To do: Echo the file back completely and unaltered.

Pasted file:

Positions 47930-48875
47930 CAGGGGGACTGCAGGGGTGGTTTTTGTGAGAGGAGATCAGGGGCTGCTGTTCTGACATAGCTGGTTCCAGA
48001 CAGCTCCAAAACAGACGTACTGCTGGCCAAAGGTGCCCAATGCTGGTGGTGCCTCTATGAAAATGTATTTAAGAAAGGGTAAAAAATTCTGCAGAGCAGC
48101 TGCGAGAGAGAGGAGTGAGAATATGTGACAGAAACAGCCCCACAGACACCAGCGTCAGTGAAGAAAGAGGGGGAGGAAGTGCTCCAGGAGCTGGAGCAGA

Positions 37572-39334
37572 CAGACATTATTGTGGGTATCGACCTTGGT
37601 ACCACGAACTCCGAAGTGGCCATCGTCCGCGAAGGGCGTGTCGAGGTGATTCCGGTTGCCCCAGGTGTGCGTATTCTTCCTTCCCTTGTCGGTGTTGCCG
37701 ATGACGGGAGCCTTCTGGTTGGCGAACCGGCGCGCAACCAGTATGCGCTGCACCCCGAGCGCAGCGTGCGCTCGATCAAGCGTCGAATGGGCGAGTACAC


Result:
Positions 47930-48875
47930 CAGGGGGACTGCAGGGGTGGTTTTTGTGAGAGGAGATCAGGGGCTGCTGTTCTGACATAGCTGGTTCCAGA
48001 CAGCTCCAAAACAGACGTACTGCTGGCCAAAGGTGCCCAATGCTGGTGGTGCCTCTATGAAAATGTATTTAAGAAAGGGTAAAAAATTCTGCAGAGCAGC
48101 TGCGAGAGAGAGGAGTGAGAATATGTGACAGAAACAGCCCCACAGACACCAGCGTCAGTGAAGAAAGAGGGGGAGGAAGTGCTCCAGGAGCTGGAGCAGA

Positions 37572-39334
37572 CAGACATTATTGTGGGTATCGACCTTGGT
37601 ACCACGAACTCCGAAGTGGCCATCGTCCGCGAAGGGCGTGTCGAGGTGATTCCGGTTGCCCCAGGTGTGCGTATTCTTCCTTCCCTTGTCGGTGTTGCCG
37701 ATGACGGGAGCCTTCTGGTTGGCGAACCGGCGCGCAACCAGTATGCGCTGCACCCCGAGCGCAGCGTGCGCTCGATCAAGCGTCGAATGGGCGAGTACAC